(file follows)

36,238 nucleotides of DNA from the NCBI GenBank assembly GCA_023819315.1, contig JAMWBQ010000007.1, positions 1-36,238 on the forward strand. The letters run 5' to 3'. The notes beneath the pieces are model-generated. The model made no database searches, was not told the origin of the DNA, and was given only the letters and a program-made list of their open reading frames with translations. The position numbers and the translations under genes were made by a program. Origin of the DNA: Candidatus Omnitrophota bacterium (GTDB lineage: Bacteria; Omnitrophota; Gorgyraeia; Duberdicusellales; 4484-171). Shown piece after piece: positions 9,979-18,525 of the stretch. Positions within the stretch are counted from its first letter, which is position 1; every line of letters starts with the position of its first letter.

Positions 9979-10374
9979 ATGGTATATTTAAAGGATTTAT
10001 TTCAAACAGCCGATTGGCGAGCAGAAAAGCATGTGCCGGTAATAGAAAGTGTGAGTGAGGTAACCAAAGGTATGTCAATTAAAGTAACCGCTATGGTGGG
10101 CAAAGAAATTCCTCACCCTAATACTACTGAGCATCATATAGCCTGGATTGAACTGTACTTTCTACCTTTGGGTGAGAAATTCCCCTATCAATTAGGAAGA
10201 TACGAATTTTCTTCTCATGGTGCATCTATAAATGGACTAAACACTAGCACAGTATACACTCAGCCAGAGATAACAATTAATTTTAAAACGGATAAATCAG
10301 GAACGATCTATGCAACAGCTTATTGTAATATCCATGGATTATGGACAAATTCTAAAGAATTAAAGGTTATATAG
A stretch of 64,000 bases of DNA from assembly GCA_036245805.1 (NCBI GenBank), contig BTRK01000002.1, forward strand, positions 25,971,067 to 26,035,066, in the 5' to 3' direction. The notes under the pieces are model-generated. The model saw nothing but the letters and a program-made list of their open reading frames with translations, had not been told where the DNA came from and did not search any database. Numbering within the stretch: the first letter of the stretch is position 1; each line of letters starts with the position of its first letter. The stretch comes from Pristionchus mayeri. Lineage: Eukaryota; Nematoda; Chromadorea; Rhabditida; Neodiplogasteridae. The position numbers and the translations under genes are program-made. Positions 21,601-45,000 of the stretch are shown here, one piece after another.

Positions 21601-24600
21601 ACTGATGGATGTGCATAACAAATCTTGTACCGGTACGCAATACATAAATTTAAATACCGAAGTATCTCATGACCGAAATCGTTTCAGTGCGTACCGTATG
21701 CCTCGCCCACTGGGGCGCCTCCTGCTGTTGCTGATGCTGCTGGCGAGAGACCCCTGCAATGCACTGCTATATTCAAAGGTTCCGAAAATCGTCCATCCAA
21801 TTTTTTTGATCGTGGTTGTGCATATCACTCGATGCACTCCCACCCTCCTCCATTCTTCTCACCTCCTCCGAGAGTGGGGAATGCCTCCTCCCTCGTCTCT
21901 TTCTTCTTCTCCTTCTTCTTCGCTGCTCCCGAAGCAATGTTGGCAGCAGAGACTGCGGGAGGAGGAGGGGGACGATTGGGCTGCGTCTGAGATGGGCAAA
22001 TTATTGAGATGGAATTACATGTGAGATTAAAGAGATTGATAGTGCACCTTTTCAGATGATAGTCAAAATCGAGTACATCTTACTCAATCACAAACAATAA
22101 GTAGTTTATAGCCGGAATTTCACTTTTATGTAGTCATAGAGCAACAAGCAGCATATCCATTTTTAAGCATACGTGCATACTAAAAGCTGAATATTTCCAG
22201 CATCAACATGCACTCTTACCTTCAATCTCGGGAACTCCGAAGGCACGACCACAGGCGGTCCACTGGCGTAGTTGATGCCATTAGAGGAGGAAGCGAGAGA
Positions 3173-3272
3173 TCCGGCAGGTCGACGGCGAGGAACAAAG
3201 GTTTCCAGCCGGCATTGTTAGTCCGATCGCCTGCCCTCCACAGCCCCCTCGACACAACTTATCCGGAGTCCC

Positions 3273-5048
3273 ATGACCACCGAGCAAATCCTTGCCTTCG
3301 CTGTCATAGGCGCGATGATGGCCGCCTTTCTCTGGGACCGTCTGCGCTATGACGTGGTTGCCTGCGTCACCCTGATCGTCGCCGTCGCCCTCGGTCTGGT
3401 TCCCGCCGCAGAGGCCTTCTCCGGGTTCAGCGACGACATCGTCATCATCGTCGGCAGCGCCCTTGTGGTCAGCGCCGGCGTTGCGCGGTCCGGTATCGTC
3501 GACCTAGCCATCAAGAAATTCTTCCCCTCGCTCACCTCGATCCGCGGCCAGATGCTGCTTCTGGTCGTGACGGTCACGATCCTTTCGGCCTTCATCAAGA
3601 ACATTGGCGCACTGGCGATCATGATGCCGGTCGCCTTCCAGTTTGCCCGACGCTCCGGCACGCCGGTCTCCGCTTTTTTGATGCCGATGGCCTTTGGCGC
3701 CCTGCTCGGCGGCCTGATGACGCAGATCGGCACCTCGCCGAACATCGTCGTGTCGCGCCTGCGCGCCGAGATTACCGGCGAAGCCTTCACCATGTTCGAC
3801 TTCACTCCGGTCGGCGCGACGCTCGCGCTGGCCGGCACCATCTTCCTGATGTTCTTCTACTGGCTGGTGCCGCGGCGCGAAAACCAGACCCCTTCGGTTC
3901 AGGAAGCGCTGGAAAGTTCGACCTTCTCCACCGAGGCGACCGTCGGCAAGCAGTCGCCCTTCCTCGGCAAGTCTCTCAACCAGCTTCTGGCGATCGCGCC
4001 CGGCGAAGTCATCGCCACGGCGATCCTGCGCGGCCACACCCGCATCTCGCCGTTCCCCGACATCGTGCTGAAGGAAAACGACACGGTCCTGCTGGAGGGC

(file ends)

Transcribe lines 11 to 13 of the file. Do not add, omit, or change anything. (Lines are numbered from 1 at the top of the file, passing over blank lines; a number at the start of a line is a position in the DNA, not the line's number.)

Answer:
21701 CCTCGCCCACTGGGGCGCCTCCTGCTGTTGCTGATGCTGCTGGCGAGAGACCCCTGCAATGCACTGCTATATTCAAAGGTTCCGAAAATCGTCCATCCAA
21801 TTTTTTTGATCGTGGTTGTGCATATCACTCGATGCACTCCCACCCTCCTCCATTCTTCTCACCTCCTCCGAGAGTGGGGAATGCCTCCTCCCTCGTCTCT
21901 TTCTTCTTCTCCTTCTTCTTCGCTGCTCCCGAAGCAATGTTGGCAGCAGAGACTGCGGGAGGAGGAGGGGGACGATTGGGCTGCGTCTGAGATGGGCAAA